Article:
Purpose: The overall goal of this study was to examine language performance in children with permanent hearing loss who were enrolled in a Listening and Spoken Language program. The influence of time spent in Early Intervention (EI) on language trajectories and ability to attain age-appropriate language skills was examined.
Methods: Retrospective data were obtained from children (N=48) who attended Central Institute for the Deaf (CID) for various lengths of time between 2004 and 2017. Children were grouped into those who had received EI prior to age 3 years versus those who did not. Standardized tests of receptive and expressive language were administered annually. Comparisons of language levels attained at the initial and final assessment were conducted and linear mixed model analyses examined language scores over time.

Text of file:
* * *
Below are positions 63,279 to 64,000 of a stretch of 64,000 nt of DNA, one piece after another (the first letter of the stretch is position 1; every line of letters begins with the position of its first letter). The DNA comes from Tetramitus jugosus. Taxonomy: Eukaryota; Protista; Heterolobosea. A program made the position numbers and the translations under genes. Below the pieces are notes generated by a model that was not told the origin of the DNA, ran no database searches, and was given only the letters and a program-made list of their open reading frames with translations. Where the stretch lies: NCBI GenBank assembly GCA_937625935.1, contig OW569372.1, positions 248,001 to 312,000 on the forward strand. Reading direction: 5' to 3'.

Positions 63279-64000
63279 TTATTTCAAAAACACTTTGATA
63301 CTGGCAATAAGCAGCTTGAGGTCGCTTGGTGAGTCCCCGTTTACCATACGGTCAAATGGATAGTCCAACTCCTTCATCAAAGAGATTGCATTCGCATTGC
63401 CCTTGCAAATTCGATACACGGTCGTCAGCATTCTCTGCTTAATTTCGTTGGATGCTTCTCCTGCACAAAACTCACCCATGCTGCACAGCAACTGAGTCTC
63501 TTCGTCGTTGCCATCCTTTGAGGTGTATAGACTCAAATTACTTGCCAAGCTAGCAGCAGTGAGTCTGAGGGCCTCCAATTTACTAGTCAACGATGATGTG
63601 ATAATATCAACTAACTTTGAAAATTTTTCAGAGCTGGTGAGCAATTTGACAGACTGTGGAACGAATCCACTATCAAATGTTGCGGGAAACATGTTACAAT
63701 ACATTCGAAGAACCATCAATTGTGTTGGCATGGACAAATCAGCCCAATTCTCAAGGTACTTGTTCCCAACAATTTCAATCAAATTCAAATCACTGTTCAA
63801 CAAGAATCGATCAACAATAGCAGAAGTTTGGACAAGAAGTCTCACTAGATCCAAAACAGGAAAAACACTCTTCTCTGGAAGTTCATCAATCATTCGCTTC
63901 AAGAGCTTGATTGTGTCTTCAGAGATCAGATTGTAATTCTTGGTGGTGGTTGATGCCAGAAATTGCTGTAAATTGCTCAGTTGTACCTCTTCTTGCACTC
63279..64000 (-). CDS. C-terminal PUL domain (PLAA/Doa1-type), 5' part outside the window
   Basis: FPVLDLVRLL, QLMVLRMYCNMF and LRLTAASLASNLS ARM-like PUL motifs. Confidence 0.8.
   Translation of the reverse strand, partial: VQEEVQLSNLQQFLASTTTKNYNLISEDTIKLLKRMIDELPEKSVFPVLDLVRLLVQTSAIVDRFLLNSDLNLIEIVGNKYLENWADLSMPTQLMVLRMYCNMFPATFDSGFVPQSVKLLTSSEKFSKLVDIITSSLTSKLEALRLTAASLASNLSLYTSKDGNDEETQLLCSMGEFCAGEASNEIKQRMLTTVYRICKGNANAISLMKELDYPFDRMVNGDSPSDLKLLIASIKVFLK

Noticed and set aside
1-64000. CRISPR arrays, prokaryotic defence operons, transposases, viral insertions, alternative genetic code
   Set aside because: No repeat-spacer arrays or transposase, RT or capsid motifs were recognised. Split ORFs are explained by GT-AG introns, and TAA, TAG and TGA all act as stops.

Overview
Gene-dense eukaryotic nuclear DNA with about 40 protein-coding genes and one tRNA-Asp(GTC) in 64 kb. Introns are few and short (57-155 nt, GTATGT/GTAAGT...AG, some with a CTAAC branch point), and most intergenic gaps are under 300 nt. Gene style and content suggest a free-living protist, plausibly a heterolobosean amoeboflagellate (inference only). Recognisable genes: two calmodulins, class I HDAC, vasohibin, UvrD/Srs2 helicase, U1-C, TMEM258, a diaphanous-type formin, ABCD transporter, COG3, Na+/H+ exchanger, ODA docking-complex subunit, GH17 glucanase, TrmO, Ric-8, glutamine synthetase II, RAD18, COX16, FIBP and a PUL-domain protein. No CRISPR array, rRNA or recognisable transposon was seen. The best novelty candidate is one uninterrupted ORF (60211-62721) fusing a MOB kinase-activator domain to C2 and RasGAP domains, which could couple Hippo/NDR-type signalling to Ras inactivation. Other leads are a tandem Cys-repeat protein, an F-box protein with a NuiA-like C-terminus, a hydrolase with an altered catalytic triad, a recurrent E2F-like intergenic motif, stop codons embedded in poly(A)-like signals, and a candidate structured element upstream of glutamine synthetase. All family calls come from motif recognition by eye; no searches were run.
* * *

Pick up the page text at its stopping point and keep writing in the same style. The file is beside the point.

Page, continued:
Results: Children receiving EI attained significantly higher levels of language than those receiving no EI. The rate of improvement over time in vocabulary scores was similar for both groups, however on a global language test that included morpho-syntax, children with EI made greater progress relative to age-matched peers than children without EI.
Conclusions: Children receiving EI exhibited a lasting advantage in the acquisition of spoken language over children who did not have access to EI.
Davidson, L. Osman, A. & Geers, A. E. (2021). The Effects of Early Intervention on Language Growth after age 3 for Children with Permanent Hearing Loss. Journal of Early Hearing Detection and Intervention, 6(1), 1-11. DOI: https://doi.org/10.26077/aa92-7cb7
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